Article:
Thursday, May 21, 2009

Quick Note on Narmadha Dam

I have always wondered about this - that the Narmadha Dam issue has been projected as a fight between capitalism, development one side; and the anti-developmental forces of leftists on the other.
Purely from a theoretical perspective, private property is sacred and inviolate in capitalist society. In fact the origins of modern forms of government were based on the question of the guarantee for private property. What I mean by private property is the rights of a human living in peace to hold property without threat of confiscation. In medieval days, such property was held to be liable for confiscation by the King. It is to stop such violations on indviduals that Magna Carta was signed.
In a capitalistic society the rights of an individual holding private property is inviolate. On the other hand Communism demands the placing of all private property under the central planning authority, for public good.
This is one of the fundamental differences between capitalism and communism.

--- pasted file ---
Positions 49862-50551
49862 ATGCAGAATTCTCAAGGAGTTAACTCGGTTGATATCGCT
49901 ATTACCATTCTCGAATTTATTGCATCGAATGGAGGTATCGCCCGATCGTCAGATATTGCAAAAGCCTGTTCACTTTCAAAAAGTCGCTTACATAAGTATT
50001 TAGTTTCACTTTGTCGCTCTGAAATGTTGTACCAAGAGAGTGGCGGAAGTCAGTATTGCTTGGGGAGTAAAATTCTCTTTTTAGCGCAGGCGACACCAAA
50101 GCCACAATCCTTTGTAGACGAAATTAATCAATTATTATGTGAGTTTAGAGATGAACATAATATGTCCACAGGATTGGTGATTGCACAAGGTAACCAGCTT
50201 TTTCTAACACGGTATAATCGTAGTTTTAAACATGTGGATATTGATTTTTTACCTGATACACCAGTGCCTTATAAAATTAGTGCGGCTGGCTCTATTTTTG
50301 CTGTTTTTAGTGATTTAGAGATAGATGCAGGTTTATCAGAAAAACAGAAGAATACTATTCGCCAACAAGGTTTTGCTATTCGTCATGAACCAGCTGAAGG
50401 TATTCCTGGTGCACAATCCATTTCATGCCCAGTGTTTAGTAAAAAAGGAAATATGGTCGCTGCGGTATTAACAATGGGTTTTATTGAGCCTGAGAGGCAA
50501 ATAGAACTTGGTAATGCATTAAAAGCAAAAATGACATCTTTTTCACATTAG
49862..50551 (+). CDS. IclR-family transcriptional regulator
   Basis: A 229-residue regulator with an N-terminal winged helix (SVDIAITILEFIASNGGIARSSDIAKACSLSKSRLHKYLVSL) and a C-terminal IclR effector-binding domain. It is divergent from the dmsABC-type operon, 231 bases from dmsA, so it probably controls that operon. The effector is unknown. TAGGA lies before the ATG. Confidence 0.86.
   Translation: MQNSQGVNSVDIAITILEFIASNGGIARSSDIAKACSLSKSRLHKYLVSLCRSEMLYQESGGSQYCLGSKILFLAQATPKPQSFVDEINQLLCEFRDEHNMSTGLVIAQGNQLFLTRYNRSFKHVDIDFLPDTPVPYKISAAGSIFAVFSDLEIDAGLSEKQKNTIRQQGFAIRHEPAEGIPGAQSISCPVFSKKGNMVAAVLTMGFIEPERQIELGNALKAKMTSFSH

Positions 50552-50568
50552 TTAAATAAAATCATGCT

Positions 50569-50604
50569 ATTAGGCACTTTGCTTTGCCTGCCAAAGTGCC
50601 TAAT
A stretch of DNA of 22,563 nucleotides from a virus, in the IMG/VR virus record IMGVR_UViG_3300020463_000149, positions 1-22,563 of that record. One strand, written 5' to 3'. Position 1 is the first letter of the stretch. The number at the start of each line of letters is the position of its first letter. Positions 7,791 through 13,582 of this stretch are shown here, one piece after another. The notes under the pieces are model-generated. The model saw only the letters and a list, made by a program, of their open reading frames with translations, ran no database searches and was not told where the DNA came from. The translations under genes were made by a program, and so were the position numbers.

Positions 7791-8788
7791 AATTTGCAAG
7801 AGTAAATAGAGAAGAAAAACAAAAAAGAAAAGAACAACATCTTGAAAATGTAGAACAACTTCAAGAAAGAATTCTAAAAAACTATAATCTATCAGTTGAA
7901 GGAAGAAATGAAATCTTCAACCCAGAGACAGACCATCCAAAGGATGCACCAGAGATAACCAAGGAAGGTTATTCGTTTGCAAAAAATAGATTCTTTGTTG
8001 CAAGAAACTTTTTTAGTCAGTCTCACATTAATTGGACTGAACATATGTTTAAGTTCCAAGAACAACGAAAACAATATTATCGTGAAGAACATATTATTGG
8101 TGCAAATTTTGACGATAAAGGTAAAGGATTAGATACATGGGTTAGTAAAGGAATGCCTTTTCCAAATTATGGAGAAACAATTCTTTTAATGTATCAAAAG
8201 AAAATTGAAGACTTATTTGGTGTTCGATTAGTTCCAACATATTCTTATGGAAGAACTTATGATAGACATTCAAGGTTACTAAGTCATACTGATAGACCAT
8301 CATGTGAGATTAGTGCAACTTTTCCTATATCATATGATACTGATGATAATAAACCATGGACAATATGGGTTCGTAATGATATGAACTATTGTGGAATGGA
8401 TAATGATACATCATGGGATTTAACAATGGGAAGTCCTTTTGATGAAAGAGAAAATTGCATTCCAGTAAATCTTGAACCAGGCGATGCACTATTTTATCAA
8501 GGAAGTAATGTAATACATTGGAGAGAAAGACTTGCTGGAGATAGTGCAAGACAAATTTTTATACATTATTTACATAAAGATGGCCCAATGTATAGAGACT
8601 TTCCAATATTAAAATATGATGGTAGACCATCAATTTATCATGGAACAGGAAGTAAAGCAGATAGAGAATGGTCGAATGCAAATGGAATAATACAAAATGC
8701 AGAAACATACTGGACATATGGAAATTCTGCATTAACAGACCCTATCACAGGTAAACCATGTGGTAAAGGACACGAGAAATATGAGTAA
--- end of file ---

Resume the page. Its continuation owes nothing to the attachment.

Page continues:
Yet, in the Narmadha dam issue, the private property of Adivasis (who are granted such rights by the Consititution) is being confiscated by the government, by exercising its power. And the cheerleaders for the Gujarat government call it development work of capitalism.
The people fighting against such confiscation and who seek to protect the rights of private property, such as Medha Patkar are, instead, called as Communists and holders of a failed philosophy.
The irony of it never seems to amaze me. Capitalism means, in our country, whatever the kings will. The kings shall take from us when they want, in the name of development.
"The real object of all Despotism is revenue" - Tom Paine

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